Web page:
If you do not have a credit history, then it’s time to start building one. But the question is, how do you get credit if you don’t have credit? Here are some great tips:
First, if you do not have credit, lenders and banks may look to other factors that can help them decide if you are a credit risk or not. So you want to be sure that your are managing your day-do-day finance related activities in a way that can help you get their attention:
- Like opening a checking and savings account at a major bank. When you have active bank accounts in good standing, you are creating a history of being able to manage money. I advise starting with a major bank for two reasons: 1) After establishing a relationship with the bank, you will want to apply for a credit card or small installment loan. Major banks are more apt to offer special programs for consumers who are trying to establish or rebuild credit; and 2) Major banks report to all three credit bureaus usually every 30 days, which is what you will need to establish credit quickly.
- And then, paying your rent and utilities on time. If you do not have established credit, you are not completely out of luck. Some lenders will pull a report that will show them whether or not consumers pay their rent and utility bills on time. If they like what they see, they may approve you for credit. That is why it is extremely important to pay these day-to-day living expenses on time.
But when you are ready to start establishing credit, some of the ways that you can do that are:
- To Open a Secured Credit Card Account which I talk in great detail about in Part 6 of this series, Getting Your Mix of Credit In Check. A secured credit card means that you put up your own money as collateral — it looks, feels and works just like a regular credit card, and is considered a major credit card by the scoring system. And after managing your credit card account and paying it on time for 6 months, you can ask for your initial deposit back, at which time that account becomes a regular unsecured account.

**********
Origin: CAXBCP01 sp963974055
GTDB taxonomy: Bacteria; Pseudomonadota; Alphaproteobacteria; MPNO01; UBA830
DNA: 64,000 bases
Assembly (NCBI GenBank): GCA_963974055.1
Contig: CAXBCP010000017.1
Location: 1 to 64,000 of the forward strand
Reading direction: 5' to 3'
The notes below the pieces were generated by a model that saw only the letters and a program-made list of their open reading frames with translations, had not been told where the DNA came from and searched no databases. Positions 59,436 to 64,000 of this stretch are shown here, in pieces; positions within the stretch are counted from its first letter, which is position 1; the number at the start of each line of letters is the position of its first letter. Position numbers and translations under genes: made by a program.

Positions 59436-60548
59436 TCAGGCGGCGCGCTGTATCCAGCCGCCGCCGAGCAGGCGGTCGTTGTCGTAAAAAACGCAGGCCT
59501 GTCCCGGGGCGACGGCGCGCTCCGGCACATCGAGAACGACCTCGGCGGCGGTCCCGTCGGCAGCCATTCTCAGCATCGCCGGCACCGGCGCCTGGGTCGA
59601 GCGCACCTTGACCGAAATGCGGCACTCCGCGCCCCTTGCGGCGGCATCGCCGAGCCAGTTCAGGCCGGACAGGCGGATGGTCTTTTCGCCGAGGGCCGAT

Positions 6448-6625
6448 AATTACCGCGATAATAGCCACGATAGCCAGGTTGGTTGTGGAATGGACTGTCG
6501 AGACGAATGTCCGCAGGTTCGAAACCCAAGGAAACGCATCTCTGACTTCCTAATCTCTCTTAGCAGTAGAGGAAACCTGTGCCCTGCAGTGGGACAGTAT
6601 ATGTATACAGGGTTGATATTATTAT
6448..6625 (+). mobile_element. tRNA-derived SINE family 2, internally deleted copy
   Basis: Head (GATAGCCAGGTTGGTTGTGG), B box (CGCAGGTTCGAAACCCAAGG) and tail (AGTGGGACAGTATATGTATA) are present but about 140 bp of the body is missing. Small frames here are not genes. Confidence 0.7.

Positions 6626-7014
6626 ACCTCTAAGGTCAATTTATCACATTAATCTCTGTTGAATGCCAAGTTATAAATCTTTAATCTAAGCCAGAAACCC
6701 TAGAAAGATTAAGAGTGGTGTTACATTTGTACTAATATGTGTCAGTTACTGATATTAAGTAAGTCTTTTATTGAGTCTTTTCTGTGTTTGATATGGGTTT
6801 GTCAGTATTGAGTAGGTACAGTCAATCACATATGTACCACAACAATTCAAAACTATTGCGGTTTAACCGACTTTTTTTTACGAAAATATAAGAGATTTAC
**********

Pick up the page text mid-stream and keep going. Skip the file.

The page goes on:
- You should also talk to your bank. Banks-especially during and after a nationwide credit crisis-offer many programs to help their clients build and re-establish credit in the form of revolving and small installment accounts. Go into your bank and speak to a representative directly about your options. Make sure that you are very clear on costs, future adjustments and of course, interest rates-especially the universal default rate.
- Join a Credit Union. A credit union is more willing to consider items other than existing credit accounts when reviewing your application for a credit card or loan, such as your personal and financial information. This makes getting the loan much easier. If you demonstrate your stability by making regular deposits to your credit union accounts, paying your rent and utility bills on time, a credit union is a good option.
- Keep inquiries to a minimum. Only apply for accounts that you have a chance of getting. This means AVOID applying for platinum cards that you know you don’t qualify for, and avoid pre-approved credit card offers that you receive in the mail.
- Become An Authorized User On A Family Member’s or Spouse’s Account. The new guidelines outlined in the new Fair and Accurate Credit Transaction Act have caused a lot of controversy about whether or not authorized user accounts still help establish credit, but my experience proves that THEY DO — if you carry the same last name as the credit card owner. (Note: To maximize the benefit of this option, make sure that the account you are being added to belongs to someone you trust, has NO negative history reporting at all, has and keeps a balance under 30% of the limit and is at least 2-3 years old.)
When it comes to establishing a brand new credit history, it will take 4-6 months before you will begin seeing your credit in the form of reports or credit scores, so it’s important-in the meantime-that you keep your new accounts current. Just because new accounts don’t show up on a credit report for new credit users, it doesn’t mean that you will not suffer a severe score penalty if you pay late.
Having credit is your golden ticket to financial freedom for right NOW and it prepares the foundation for financial security LATER. It is really the key that can either open doors for you or lock them shut. And the good news is that you can take immediate action that will enable you to set yourself up for a more secure future by simply making sure that while you are establishing your credit history you avoid defeating mistakes from the beginning, and a good start is my book, The Big Score – Getting It & Keeping It. It will change your life.